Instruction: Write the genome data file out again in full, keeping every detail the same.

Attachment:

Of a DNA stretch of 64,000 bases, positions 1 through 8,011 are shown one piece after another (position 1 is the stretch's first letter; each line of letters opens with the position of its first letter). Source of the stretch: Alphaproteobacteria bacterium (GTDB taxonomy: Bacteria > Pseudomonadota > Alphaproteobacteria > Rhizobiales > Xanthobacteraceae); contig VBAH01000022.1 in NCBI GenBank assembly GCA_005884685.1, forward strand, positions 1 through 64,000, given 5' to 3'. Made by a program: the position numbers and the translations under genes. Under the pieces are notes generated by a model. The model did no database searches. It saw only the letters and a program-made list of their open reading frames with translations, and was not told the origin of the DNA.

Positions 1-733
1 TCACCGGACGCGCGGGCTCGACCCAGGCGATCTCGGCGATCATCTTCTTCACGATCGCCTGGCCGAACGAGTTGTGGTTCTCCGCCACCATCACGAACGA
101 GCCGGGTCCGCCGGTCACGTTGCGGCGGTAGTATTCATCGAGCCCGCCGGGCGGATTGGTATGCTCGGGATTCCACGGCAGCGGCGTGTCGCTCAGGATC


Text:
Of a DNA stretch of 64,000 bases, positions 1 through 8,011 are shown one piece after another (position 1 is the stretch's first letter; each line of letters opens with the position of its first letter). Source of the stretch: Alphaproteobacteria bacterium (GTDB taxonomy: Bacteria > Pseudomonadota > Alphaproteobacteria > Rhizobiales > Xanthobacteraceae); contig VBAH01000022.1 in NCBI GenBank assembly GCA_005884685.1, forward strand, positions 1 through 64,000, given 5' to 3'. Made by a program: the position numbers and the translations under genes. Under the pieces are notes generated by a model. The model did no database searches. It saw only the letters and a program-made list of their open reading frames with translations, and was not told the origin of the DNA.

Positions 1-733
1 TCACCGGACGCGCGGGCTCGACCCAGGCGATCTCGGCGATCATCTTCTTCACGATCGCCTGGCCGAACGAGTTGTGGTTCTCCGCCACCATCACGAACGA
101 GCCGGGTCCGCCGGTCACGTTGCGGCGGTAGTATTCATCGAGCCCGCCGGGCGGATTGGTATGCTCGGGATTCCACGGCAGCGGCGTGTCGCTCAGGATC